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Different Types of Complexity
McShea identifies a number of methodological problems with many
previous studies of complexity increase, and remarks that ``specifying
an operational metric remains a difficult problem''
[McShea 91] (p.318). In a later paper, he
provides a useful analysis of the concept of complexity, and suggests
that it can be broken down into a number of independent measures
[McShea 96]. McShea's hope is that these measures
are both operational (they can unambiguously be measured in real
systems) and universal (they can be applied to all systems).
The definitions that McShea proposes are based upon two dichotomies:
object versus process, and hierarchical versus nonhierarchical
structure. These dichotomies yield four different types of complexity:
(1) Nonhierarchical object complexity; (2) nonhierarchical process
complexity; (3) hierarchical object complexity; and (4) hierarchical
process complexity.^{2.22}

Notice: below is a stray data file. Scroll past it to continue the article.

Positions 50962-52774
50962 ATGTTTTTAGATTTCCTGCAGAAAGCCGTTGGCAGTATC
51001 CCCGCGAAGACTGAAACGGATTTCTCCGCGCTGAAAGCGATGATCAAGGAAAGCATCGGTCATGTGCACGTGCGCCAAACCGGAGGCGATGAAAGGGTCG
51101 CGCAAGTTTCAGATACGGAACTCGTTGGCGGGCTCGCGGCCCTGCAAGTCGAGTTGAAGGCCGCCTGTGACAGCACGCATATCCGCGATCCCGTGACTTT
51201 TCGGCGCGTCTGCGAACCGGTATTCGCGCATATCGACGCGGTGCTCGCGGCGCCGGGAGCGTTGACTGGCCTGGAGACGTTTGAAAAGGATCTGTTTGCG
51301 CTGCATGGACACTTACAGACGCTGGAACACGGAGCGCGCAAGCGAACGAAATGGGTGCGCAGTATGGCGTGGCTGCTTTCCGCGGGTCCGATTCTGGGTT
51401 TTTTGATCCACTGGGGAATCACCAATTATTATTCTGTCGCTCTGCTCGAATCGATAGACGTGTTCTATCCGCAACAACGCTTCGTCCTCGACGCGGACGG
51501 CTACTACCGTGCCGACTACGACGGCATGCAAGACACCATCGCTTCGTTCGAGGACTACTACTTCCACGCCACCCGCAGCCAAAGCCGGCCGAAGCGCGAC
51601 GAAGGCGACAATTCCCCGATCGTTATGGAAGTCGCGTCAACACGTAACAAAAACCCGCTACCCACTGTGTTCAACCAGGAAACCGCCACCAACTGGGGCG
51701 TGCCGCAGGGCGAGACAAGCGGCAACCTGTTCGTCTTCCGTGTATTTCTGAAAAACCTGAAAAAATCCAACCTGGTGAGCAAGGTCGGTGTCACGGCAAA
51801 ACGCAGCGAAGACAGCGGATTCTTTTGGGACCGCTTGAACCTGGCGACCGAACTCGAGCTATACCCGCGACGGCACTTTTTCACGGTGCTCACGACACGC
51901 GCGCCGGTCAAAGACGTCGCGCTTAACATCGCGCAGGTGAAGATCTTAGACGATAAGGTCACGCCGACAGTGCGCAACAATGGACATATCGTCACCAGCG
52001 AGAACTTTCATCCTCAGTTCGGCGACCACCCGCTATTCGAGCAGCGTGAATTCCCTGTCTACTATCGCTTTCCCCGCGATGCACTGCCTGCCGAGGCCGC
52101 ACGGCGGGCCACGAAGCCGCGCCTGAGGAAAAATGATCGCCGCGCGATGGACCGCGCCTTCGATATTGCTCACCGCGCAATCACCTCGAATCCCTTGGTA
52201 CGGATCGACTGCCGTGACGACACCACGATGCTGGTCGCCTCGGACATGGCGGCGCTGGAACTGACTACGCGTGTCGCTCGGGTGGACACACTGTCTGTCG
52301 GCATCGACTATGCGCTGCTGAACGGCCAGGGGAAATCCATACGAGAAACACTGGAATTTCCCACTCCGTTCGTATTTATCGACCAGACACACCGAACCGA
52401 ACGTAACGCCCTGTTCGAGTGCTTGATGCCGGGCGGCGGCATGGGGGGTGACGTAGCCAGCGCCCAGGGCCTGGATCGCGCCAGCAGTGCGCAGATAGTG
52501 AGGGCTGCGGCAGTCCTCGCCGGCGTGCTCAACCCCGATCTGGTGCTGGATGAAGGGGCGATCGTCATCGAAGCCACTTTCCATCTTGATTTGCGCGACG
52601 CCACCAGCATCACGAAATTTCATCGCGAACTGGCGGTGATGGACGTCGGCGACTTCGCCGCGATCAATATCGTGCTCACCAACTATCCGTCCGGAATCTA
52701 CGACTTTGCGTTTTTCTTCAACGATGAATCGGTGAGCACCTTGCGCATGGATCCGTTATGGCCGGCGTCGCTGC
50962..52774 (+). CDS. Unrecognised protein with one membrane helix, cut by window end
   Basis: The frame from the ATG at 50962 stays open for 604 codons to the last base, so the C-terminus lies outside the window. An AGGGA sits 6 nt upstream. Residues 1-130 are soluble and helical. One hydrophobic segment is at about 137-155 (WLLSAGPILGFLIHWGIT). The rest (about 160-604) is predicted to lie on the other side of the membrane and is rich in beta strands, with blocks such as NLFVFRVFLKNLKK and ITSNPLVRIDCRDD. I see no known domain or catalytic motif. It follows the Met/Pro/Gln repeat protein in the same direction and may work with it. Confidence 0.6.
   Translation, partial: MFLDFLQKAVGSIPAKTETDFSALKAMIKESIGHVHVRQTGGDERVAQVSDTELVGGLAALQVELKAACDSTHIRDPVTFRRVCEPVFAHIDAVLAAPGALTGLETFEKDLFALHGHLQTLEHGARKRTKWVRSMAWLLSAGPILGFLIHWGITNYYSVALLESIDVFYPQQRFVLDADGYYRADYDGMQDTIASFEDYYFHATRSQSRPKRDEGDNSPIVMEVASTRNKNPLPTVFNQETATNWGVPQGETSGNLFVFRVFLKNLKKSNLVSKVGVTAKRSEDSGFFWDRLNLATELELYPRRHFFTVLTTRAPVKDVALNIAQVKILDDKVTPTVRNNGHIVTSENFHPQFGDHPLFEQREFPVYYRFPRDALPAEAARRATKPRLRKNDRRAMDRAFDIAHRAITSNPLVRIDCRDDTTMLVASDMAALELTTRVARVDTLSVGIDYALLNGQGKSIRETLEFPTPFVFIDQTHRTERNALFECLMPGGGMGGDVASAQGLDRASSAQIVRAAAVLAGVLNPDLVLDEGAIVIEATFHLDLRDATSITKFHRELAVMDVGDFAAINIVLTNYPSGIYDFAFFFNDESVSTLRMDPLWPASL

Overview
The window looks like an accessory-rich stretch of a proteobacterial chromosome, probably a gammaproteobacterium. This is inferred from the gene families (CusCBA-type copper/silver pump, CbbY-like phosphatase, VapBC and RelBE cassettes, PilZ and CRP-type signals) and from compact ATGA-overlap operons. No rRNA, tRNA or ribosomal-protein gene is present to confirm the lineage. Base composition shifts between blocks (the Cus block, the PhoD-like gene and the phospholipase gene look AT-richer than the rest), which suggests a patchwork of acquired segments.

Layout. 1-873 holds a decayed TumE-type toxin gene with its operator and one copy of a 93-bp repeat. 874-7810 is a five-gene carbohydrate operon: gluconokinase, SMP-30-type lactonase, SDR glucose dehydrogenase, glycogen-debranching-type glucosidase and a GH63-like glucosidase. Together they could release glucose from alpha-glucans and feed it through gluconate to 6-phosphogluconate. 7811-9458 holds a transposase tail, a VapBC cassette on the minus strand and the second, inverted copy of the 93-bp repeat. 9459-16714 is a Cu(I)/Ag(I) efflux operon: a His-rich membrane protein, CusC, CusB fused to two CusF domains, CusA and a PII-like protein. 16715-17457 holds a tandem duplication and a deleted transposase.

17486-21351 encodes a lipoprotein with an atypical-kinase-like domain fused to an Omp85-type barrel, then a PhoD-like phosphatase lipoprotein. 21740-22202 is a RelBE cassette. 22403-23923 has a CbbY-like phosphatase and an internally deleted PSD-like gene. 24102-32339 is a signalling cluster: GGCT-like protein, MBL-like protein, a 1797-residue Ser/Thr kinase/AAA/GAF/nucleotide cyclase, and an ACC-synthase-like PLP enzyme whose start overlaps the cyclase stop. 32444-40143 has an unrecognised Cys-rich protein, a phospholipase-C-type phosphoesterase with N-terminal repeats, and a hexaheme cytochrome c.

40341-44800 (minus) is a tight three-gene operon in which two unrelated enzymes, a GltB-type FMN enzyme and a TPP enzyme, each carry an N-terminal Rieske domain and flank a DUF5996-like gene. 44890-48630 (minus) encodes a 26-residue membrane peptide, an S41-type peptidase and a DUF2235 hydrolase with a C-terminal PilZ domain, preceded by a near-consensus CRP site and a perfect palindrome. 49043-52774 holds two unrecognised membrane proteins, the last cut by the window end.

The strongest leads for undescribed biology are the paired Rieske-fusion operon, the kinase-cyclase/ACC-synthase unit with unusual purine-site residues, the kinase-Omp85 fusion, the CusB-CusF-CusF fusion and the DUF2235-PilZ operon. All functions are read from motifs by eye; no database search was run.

These different types are illustrated in Figure 2.1.
In the context of his work on metazoan complexity, object complexity
refers to morphological complexity, and process complexity to
developmental complexity. McShea discusses various measures and proxies for
obtaining these data from fossils. By taking this narrower, more
specific view of complexity, a much needed degree of objectivity can
be introduced. As a final remark on the notion of overall
complexity, McShea says ``Is a human more complex than a trilobite
overall? The question seems unanswerable in principle because
the types of complexity are conceptually independent ... Thus, it is
hard to imagine how a useful notion of overall complexity could be
devised'' [McShea 96] (p.480).
Figure 2.1:
Different Types of
Complexity. (A, B) Nonhierarchical
complexity: A has greater nonhierarchical object complexity than B (it has more
different parts); B has greater nonhierarchical process complexity than A. (C, D)
Hierarchical complexity: C has a degree of hierarchical object complexity, D has
a degree of hierarchical process complexity. Adapted from
[McShea 96].

Next: Driven and Passive Trends
Up: The Pattern of Life
Previous: Evolutionary Progress
Tim Taylor
19990529